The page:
Note that the Fs value for Lau Basin trend at us = 40–50 mm/year (the southern VFR) is almost double the predicted value (Figure 8). We suggest that this anomalous point, which is closer (<50 km) to the Tofua arc than any in the Lau Basin (except for the ultra-slow southern segments of the FRSC, where arc magma supply is differently expressed), is a consequence of heightened magma capture from the arc (Martinez and Taylor, 2002). A similar effect is also apparent on nearest-arc sections of the Mariana and Manus backarcs (Baker et al., 2017).

Interestingly, this anomaly does not appear when using the simpler hydrothermal index of plume incidence (ph), the fraction of ridge crest overlain by a ΔNTU plume (Baker and Hammond, 1992). This difference arises because ph is based on ΔNTU alone, and 43% of active sites in the 40–50 mm/year VFR section are ΔE only, with no ΔNTU signature (Baker et al., 2016).

Trends of spreading rate versus hydrothermal activity along Lau Basin ridges are similar whether using Fs or ph. A strong linear relationship results from either index, although here Fs gives a lower correlation (r = 0.69 versus r = 0.80) because the 40–50 mm/year VFR section is not anomalous in the ph data. This consistency between Fs and ph trends, based on ∼850 km of well-explored and spreading-rate-variable ridge crests in the Lau Basin, validates 25 years of using ph as an approximate predictor of apparent magma budget.


The NE Lau Basin, bounded by a series of back-arc spreading ridges and the Tofua arc, is a product of the fastest subducting plate boundary on Earth. A compilation of water-column data from 10 cruises over 16 years describes an area of extraordinary hydrothermal activity. Optical, thermal, and chemical sensors identified discharge plumes from 43 active sites, distributed among back-arc ridges (31), the Tofua arc (2), and intra-plate volcanic edifices (10). At least 32 of the sites appear to be high-temperature (emitting precipitated mineral particles), two of which were sampled during seafloor eruptions. When combined with existing data from ridges farther south (VFR and ELSC), the spatial density of active sites (sites/100 km of ridge crest) along all Lau Basin back-arc spreading ridges was a robust (r = 0.69) linear function of ridge spreading rate, extending across a spreading rate range of 8–90 mm/year. The Lau Basin site density versus spreading rate trend is an order of magnitude higher than currently recognized for mid-ocean ridges generally. This enhancement is likely the result, primarily, of meticulous exploration along Lau Basin ridges, and, secondarily, of a regional magmatic budget augmented by superfast Kermadec-Tonga subduction rates.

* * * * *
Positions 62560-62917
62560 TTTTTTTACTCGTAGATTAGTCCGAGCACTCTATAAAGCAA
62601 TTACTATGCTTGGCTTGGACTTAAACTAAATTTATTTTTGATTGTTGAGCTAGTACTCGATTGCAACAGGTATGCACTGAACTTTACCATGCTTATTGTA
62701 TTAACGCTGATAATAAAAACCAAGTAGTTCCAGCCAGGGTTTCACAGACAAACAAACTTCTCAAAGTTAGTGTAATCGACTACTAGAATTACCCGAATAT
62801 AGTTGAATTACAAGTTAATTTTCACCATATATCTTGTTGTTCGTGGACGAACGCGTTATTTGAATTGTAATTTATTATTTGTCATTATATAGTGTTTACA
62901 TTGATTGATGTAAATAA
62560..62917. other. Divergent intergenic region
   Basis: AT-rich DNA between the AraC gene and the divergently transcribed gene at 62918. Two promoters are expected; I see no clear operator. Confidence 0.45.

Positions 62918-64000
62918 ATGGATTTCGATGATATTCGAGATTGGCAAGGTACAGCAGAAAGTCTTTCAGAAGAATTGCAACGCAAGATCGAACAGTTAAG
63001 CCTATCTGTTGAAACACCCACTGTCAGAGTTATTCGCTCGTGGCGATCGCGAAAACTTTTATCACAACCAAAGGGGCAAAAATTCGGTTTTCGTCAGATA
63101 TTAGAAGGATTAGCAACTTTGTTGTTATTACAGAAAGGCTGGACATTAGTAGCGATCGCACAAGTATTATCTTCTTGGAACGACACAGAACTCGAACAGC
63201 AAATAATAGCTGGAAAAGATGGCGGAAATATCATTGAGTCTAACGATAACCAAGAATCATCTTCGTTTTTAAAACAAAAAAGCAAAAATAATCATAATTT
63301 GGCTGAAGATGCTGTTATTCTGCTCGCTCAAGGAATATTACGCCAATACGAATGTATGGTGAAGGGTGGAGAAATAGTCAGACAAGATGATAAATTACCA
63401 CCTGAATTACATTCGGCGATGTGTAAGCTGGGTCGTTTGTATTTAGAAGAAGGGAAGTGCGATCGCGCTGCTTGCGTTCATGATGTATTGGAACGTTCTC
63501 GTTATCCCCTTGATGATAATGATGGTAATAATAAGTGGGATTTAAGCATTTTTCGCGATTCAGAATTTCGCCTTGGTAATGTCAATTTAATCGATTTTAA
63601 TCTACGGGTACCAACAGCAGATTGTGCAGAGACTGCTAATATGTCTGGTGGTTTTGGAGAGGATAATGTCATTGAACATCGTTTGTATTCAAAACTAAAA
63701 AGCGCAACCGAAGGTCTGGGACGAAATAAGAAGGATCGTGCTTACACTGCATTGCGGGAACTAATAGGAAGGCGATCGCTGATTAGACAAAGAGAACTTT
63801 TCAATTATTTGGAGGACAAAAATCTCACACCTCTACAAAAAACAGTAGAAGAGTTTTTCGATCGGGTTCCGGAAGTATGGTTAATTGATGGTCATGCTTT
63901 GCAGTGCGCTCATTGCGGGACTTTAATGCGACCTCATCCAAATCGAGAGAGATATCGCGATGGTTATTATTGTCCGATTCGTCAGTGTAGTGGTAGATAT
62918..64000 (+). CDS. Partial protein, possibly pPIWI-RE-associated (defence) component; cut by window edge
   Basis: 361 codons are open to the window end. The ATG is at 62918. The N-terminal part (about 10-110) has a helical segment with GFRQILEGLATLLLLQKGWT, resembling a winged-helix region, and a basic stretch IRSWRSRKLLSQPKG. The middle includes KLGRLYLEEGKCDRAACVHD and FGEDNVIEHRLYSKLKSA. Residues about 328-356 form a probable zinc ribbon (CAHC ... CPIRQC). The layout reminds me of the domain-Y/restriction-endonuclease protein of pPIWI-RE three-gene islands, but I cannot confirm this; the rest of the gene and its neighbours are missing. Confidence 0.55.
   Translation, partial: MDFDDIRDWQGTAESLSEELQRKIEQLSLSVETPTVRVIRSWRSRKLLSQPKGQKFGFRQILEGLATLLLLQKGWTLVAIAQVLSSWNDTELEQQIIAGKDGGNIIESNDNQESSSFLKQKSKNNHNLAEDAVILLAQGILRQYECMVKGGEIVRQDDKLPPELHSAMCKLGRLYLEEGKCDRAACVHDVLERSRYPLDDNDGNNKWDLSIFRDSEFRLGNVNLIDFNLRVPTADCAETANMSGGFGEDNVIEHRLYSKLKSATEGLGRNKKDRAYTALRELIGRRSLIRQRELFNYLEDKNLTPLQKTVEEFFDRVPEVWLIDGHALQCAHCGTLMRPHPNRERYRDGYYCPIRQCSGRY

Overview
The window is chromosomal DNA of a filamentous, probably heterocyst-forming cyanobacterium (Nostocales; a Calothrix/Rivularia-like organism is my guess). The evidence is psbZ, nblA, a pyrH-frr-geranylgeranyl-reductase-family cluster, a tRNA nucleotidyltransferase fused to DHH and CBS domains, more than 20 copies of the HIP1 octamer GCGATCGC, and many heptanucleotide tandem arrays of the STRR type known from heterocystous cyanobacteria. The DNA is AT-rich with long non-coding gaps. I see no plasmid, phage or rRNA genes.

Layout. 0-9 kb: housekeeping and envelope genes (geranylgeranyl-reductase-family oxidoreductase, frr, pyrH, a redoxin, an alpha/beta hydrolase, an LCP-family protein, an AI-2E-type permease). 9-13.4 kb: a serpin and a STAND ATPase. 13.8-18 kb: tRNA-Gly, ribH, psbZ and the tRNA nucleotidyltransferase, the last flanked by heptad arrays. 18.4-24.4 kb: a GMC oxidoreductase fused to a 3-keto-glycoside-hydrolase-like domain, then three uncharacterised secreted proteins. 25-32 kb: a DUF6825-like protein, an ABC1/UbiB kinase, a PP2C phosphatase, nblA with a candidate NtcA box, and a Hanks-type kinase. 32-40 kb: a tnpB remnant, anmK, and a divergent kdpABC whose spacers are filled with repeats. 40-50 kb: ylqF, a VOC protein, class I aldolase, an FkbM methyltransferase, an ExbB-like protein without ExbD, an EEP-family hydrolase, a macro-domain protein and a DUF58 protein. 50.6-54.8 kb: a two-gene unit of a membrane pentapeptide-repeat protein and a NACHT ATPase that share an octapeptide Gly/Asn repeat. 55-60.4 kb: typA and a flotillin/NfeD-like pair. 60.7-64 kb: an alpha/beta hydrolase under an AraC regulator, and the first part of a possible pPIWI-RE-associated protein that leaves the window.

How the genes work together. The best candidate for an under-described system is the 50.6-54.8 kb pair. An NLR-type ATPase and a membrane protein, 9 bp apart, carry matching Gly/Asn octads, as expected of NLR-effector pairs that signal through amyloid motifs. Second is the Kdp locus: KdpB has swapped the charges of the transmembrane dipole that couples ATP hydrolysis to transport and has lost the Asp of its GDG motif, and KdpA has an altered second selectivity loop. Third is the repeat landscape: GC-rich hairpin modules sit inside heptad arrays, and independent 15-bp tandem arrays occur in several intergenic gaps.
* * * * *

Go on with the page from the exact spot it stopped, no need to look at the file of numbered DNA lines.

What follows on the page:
Data Availability

All datasets generated for this study are included in the manuscript and/or the Supplementary Files.

Author Contributions

SW processed and controlled the quality of the data. EB provided the original text, figures, and tables, with contributions and insights from SW, GM, and JR. All authors collected the data at sea.


This work was supported by the NOAA/PMEL Earth-Ocean Interactions Program, the Joint Institute for the Study of the Atmosphere and Ocean (JISAO) under the NOAA Cooperative Agreements NA11OAR4320091 and NA10OAR4320148, the NOAA Office of Exploration and Research, the National Science Foundation (OCE0930025, OCE0934660, and OCE15-38121), the Schmidt Ocean Institute (FK171110), and the Nautilus Minerals Inc. NOAA/PMEL covered salary and publication costs for SW. NOAA/PMEL and JISAO covered salary and publication costs for EB and JR. There are no specific grant numbers associated with the NOAA funds. The NOAA Office of Exploration and Research, the National Science Foundation, and the Schmidt Ocean Institute funded at-sea costs for various cruises that collected data used in this manuscript.

Conflict of Interest Statement

GM was funded by Nautilus Minerals Inc., for the at-sea collection of data and has no present connection with the company.

The remaining authors declare that the research was conducted in the absence of any commercial or financial relationships that could be construed as a potential conflict of interest.